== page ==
It is possible to solve this using calculus to see that the path taken by each dog, in polar coordinates, is given by r = aexp(-θ). Integrating this from 0 to infinity yields answer (b) a meters. A more intuitive answer is given by reasoning as follows. Attach a video camera to one dog’s head. The dog it is chasing will always appear in the center of the frame and get closer over time. But this film cannot be distinguished from another film, namely the one where the dog being pursued simply stands still in its corner while the chaser runs toward it. The distance traveled is thus a meters.

Question 2.

Simple geometry, using properties of the missing right triangles on the four corners, shows that the answer is (c) 13 + 12√2

Question 3.

The answer is (a) 1/2. To see this, imagine that A and B each toss 5 coins. There is a certain probability p that A is ahead and by symmetry the same probability p that B is ahead. So the probability they are tied after 5 tosses is 1-2p. Thus the probability that A wins is the sum of the probability that A is ahead after 5 tosses plus the probability that they are tied after 5 tosses and A wins on the 6th toss:
p + ½(1-2p) = 1/2.

Bonus.

If we call the answer L, then we must have the equation L2 = 3 + L. Solving this for L, we get
L = (1+√13)/2

Congratulating and celebrating faculty and student achievement.

Daniel Aldridge ’16, Neuroscience, and Nicholas Pasternack ’16, Immunology

  • 2016 Frost Scholarship for Master’s study at the University of Oxford

Center for European Studies

  • 2016 National Endowment for the Humanities grant for “Dialogues on the Experiences of War”

George Christou, Chemistry

  • 2016 Nyholm Prize in Inorganic Chemistry
  • 2016 Fellow of the American Chemistry Society
  • 2016 Southern Chemist Award from the American Chemical Society

Pamela K. Gilbert, English

  • 2016 Guggenheim Fellowship

Barbara Mennel, English: Film Studies and Languages, Literatures, and Cultures

  • 2016 Marie Skłodowaska-Curie FCFP Senior Fellowship

Brent Sumerlin, Chemistry

  • 2016 Hanwha-Total IUPAC Young Scientist Award from the International Union of Pure and Applied Chemistry

Robert Walker, Geography, Center for Latin American Studies, with Yankuic Galvan-Miyoshi, postdoctoral researcher at UF

  • $375,000 grant from the National Science Foundation’s Geography and Spatial Sciences program in 2016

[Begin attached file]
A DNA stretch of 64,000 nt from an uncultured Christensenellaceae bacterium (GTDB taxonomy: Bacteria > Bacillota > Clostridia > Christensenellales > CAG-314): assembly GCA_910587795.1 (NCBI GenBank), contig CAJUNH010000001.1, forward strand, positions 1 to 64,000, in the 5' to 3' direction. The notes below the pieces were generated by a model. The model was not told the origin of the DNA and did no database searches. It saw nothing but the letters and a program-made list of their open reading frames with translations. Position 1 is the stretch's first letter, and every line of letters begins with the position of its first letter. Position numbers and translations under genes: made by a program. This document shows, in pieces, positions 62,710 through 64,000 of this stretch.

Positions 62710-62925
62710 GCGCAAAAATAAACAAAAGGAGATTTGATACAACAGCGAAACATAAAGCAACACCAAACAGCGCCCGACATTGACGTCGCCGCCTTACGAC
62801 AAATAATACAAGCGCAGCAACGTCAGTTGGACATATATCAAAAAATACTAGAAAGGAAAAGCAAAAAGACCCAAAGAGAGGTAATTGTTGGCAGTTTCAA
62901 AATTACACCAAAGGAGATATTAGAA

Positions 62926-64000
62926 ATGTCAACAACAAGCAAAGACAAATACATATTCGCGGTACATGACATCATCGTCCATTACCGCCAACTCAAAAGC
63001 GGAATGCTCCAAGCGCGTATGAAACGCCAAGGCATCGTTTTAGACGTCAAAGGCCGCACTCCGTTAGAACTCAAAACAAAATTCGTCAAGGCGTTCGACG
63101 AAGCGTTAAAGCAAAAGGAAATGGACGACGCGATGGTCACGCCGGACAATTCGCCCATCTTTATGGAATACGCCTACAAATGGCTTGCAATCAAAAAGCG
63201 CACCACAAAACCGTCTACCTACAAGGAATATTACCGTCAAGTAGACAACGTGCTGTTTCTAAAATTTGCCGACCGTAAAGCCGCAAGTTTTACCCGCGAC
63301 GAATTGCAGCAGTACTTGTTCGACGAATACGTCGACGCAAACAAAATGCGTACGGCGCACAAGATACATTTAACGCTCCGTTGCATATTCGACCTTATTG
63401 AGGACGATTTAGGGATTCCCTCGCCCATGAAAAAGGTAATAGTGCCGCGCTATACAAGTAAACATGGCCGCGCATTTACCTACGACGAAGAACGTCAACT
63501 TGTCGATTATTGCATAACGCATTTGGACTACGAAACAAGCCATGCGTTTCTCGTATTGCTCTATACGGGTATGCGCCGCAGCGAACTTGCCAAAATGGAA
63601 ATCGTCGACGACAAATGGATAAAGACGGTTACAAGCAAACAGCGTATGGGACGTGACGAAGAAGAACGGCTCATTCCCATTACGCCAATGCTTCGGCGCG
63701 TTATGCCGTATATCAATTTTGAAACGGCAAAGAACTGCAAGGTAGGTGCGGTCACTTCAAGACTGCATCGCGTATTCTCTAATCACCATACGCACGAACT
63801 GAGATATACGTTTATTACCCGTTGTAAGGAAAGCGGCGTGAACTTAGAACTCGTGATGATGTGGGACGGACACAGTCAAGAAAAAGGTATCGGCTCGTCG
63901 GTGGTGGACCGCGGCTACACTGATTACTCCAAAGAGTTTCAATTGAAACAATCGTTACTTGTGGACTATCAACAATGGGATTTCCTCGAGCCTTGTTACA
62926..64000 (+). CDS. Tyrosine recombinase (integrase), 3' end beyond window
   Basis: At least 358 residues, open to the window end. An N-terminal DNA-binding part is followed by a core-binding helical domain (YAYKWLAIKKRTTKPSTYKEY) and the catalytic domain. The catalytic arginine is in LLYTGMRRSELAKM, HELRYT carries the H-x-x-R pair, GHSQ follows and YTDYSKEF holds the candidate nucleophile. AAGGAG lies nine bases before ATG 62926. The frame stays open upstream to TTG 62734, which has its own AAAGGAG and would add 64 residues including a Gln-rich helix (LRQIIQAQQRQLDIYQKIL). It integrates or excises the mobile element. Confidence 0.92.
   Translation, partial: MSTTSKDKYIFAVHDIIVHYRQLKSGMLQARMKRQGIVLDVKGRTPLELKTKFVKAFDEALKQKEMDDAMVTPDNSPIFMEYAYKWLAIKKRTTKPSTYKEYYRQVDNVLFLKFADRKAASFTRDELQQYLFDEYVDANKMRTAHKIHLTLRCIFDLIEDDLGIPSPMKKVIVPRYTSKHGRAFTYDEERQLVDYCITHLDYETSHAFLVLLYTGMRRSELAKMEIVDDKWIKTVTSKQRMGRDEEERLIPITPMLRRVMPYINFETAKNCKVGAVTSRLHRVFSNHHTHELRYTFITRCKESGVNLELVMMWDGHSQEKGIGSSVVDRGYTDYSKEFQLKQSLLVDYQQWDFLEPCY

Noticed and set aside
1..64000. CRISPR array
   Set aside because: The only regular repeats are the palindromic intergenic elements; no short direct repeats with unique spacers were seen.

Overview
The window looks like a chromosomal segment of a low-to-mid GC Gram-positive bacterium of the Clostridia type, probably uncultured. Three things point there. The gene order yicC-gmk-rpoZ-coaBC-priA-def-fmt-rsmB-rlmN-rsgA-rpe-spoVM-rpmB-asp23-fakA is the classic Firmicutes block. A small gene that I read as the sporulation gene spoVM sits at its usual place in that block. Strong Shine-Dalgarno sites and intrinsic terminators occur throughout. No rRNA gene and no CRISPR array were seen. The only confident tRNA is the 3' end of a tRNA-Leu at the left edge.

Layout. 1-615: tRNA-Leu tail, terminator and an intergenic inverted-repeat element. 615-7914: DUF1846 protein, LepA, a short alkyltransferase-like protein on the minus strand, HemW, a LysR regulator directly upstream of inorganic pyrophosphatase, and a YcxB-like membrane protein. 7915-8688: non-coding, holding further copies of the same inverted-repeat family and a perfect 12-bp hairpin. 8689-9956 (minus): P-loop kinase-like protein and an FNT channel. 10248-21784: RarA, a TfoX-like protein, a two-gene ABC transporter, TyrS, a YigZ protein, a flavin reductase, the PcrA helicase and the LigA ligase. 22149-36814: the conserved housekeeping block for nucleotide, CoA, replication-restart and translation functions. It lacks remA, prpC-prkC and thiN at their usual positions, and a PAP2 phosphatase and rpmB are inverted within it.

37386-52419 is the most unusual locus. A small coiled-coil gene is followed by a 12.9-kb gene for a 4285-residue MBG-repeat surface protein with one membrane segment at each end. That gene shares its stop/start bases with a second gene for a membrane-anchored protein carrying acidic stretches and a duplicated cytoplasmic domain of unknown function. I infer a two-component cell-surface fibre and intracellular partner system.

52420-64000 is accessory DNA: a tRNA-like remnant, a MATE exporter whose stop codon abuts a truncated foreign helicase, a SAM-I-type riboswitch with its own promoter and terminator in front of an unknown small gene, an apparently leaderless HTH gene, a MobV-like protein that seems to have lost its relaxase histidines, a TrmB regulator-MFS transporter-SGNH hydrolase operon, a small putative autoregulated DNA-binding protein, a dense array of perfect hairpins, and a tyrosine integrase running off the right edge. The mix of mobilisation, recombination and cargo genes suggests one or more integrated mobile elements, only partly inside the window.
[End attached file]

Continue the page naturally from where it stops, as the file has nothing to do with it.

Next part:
Luise White, History and Center for African Studies

  • 2016 National Humanities Center Fellowship

UF’s Gillian Lord conducts the first study comparing learning Spanish in the classroom and from the popular language program.

By Rachel Wayne

If you want to learn a foreign language, high school and college can provide an excellent opportunity to do so. However, even in an increasingly global society, enrollment in college language courses is declining nationwide, while the marketing of the popular language software Rosetta Stone, and others like it, is increasing. Rosetta Stone launched in 1992, but until UF Professor of Spanish and Portuguese Studies Gillian Lord conducted a study of the effectiveness of Rosetta Stone comparing it to in-classroom experience in 2013, no such evaluation had been carried out. So, to continue the question that Lord says she gets a lot, “Does Rosetta Stone work?”

Between Rosetta Stone — named after an ancient Egyptian artifact that delivered a decree from Ptolemy V in three languages — and the recent release of Waverly Labs’ The Pilot, a “real life Babelfish in your ear,” instant gratification for communicating between languages is clearly desirable. Unfortunately, there is little evidence that any standalone language program can meaningfully contribute to second language acquisition — or, people argue, there’s no need to learn other languages if it can be instantly translated. Of course, anyone who’s played with Google Translate has seen how ill-equipped computer algorithms are to render comprehensible speech — or art. Try entering a Shakespearean sonnet into it.

Yet the appeal of a computer program to replace human teaching of languages is very strong for some decision-makers. “K-12 school districts are literally disbanding their language departments and purchasing [Rosetta Stone] licenses,” says Lord. “And even some universities are tempted to try to reach the same outcomes with a computer program as they would get with teaching classes.”

They’ve certainly fallen for Rosetta Stone’s multimillion-dollar advertising campaign: Rosetta Stone promises to be the “fastest way to learn a language — guaranteed.” Yet anyone who’s traveled to a foreign country after learning a handful of words and phrases can attest to how limiting vocabulary-based learning is. For example, one could look up the Spanish words for “how much does it cost” and end up saying, “cuanto es lo costo.” Yet the appropriate phrase is, “¿cuánto vale?” Of course, Rosetta Stone helps second-language learners with the major hurdle of memorizing a large amount of vocabulary that native speakers pick up as children, when their sponge-like brains pick up the words they hear every day.